Nonetheless, everyone agreed that contextualizing the assessment is important. No matter which platform is used, advisors should explain that it’s a tool to help understand the client and how they make decisions. Ask them if they’re comfortable with this. And let them know there’s no good or bad profile.
Even a negative reaction to an assessment can have a positive outcome. A client objecting to a characterization still opens the relationship with the advisor, Brenneman said, leading to a discussion they otherwise wouldn’t have.
While understanding a client’s personality may help advisors tailor communications, how can it help manage investments?
For TD, the wealth personality assessment is one of five “modules” used to learn about clients. Risk tolerance and risk capacity are part of separate assessments for the know-your-client (KYC) profile, which leads to portfolio construction. “That you don’t want to mess with,” Brenneman said of the KYC process. The wealth personality “adds the colour and context.”
Danielson uses the Financial DNA assessment as one of four parts of the KYC process. There’s also the standard risk score for compliance, the discussion about goals, and the examination of assets and means.
In assessing risk tolerance, the standard score for compliance is like an X-ray, Danielson said, while the personality assessment is more like an MRI. It’s also important to examine how the two interact. A standard KYC questionnaire may say a client can stomach big losses, but the personality assessment could suggest otherwise.
“That’s super important if you’re building a portfolio for a client who can’t handle the experience or the emotionality of a loss,” Danielson said. “They’re saying they’re high risk, [but] as soon as the going gets tough they’re going to walk away.”
The Syntoniq assessment, which also tests for financial knowledge, goes further and produces a risk score range for compliance. Advisors can then evaluate that score against other factors in the assessment such as a client’s loss aversion rating. A client with a high risk score who also exhibits high loss aversion will need additional support during a market downturn, Pasalich said.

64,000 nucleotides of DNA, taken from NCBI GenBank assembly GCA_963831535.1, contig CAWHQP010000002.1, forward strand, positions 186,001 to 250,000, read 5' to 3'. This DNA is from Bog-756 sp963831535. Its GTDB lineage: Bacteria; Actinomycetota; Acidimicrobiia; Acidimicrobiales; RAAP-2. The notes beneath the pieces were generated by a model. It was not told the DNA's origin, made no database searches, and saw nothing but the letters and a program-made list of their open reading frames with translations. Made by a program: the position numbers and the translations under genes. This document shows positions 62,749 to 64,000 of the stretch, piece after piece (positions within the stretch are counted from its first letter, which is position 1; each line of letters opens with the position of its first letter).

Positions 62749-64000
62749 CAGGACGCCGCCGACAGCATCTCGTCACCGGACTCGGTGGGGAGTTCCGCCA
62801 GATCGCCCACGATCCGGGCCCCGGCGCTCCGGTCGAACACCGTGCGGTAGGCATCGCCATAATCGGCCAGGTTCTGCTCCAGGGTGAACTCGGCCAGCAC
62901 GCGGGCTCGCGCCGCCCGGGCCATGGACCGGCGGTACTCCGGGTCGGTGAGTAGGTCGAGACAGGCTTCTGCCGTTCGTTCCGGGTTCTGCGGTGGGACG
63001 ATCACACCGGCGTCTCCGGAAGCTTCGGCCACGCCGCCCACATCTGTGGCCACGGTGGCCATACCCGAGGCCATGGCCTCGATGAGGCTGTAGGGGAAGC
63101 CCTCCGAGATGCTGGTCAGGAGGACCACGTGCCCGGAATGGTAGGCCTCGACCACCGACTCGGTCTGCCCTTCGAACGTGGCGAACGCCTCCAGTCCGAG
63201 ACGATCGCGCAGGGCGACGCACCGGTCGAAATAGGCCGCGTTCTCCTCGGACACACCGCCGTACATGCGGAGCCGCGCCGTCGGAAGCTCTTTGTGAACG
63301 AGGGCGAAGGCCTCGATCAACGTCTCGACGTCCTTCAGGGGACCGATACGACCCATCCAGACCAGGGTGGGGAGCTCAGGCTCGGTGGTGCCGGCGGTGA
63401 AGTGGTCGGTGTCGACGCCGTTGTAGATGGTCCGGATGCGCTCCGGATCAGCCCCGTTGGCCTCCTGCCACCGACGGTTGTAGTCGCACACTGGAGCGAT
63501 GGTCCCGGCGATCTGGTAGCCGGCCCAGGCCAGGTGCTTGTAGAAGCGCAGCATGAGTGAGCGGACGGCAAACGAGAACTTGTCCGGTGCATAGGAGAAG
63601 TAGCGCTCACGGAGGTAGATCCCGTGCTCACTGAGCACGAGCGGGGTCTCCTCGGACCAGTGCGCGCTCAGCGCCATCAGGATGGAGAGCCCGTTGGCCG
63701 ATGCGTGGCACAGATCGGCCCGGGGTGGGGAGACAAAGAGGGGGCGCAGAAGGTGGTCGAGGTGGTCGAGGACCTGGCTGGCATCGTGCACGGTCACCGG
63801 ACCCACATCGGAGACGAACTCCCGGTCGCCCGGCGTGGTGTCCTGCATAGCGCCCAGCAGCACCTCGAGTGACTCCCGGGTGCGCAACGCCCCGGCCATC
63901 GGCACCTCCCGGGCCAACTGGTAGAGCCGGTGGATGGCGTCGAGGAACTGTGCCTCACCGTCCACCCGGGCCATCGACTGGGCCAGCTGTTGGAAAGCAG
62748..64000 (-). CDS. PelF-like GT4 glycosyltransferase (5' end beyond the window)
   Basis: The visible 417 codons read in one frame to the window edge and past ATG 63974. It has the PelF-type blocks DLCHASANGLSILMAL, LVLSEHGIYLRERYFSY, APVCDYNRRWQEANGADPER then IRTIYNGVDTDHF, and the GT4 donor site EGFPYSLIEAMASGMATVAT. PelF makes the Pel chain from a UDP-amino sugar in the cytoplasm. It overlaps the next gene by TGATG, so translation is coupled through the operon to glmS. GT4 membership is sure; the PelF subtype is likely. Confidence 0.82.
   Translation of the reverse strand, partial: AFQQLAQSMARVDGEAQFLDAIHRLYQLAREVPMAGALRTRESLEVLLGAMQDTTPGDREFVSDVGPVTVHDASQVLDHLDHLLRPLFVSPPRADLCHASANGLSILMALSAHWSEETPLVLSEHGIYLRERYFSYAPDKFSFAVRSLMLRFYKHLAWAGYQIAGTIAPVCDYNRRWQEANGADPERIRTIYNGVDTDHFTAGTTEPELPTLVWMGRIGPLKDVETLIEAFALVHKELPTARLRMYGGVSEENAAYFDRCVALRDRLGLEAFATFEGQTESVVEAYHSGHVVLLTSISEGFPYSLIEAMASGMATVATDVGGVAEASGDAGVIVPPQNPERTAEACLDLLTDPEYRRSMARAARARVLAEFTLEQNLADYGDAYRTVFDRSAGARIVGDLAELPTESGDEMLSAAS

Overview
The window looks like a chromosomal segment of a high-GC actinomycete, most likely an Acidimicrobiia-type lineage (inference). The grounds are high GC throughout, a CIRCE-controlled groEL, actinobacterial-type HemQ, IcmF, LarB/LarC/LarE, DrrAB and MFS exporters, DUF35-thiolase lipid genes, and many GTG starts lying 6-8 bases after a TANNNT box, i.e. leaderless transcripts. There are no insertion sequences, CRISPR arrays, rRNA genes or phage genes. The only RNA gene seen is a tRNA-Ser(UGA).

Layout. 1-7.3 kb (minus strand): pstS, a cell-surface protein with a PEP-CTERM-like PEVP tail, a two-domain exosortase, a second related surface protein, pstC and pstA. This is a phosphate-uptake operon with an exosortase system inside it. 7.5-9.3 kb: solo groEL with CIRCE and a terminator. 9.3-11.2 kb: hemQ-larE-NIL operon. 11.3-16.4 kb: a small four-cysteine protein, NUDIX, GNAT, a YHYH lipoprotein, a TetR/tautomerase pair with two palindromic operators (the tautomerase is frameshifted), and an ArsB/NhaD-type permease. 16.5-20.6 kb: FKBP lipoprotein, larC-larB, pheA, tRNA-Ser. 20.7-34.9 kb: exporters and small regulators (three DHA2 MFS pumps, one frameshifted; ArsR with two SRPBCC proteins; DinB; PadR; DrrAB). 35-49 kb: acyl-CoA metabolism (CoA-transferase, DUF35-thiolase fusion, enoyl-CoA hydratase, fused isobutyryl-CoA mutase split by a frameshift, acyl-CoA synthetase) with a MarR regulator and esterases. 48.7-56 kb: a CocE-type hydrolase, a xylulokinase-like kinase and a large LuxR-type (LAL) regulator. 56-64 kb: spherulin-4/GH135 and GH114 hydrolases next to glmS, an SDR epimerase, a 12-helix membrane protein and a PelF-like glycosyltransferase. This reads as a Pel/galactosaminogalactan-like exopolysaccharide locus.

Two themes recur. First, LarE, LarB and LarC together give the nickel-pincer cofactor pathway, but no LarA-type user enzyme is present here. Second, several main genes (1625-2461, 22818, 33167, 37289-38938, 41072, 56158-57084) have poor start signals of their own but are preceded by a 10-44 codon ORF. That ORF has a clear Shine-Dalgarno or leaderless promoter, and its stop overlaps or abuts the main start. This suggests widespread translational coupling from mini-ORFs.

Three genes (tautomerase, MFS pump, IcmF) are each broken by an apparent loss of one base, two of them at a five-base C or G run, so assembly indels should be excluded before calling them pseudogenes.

The personality assessment platforms all produce extensive reports advisors can review with clients, but that may not be necessary or appropriate in all cases. Syntoniq provides a one-page summary, for example, within its lengthy report. Depending on a client’s personality type, they may not be interested in the details.
Danielson said that, after initially going over the assessments with clients, it’s useful for advisors to review the reports privately prior to discussing big financial decisions. In those moments, the insights can be crucial for coaching, he said.
“We’re just trying to keep them from making a big mistake,” Danielson said. “If you’re not thinking about a client’s [financial] DNA in these decisions, you’re probably missing the boat.”
The big five
Openness to experience: intellectual curiosity, thoughtfulness, imagination, creativity
Conscientiousness: productiveness, organization, foresight, sense of responsibility
Extroversion: sociability, assertiveness, energy
Agreeableness: empathy, trust in others, respectfulness
Neuroticism: moodiness, irritability, anxiety and depression
Sample statements from a big five questionnaire
Respondents rate 50 statements from “very inaccurate” to “very accurate.”
- Always known at social gatherings
- Leave my belongings around
- Get stressed out easily
- Have a rich vocabulary
- Not interested in other people’s problems
- Point out mistakes people make in blunt terms
- Follow a schedule
- Have a vivid imagination
Is it better if advisors and clients have similar personalities? Diversity of views and the ability to challenge a client are beneficial, Oxford Risk’s Greg Davies said, but similarity is ultimately more valuable.
“The emotional comfort that you get from an advisor you trust and like is more important than an advisor who’s there to challenge you,” he said. And an advisor, who is the expert in the relationship, should be willing to challenge a client anyway.
Members of Frank Danielson’s team all take personality assessments for purposes of pairing advisors with clients. They may also use Financial DNA to filter out prospects. A potential client with a propensity for risk who’s highly emotional with losses, or who takes control of decision-making but also changes plans easily, may not be worth the trouble.
Lisa Brenneman said TD Wealth is examining how personality assessments can be used for advisors. When it comes to matching clients to advisors, though, she said factors such as experience, values and specialty needs are equally important. “Personality is an important factor in pairing an advisor with a client but it’s not the only factor,” she said.
Davies also noted there’s a wider range of client personalities than exists within the advisor pool. Advisors tend to have higher risk tolerance, higher composure and higher confidence. “You can never completely match clients to advisors because there’s a whole bunch of client types where there just won’t be advisors like them,” he said.
Plus, many client-advisor relationships are established naturally though connections. “Doing the dating-service treatment is probably not where the time is most valuably spent,” Davies said.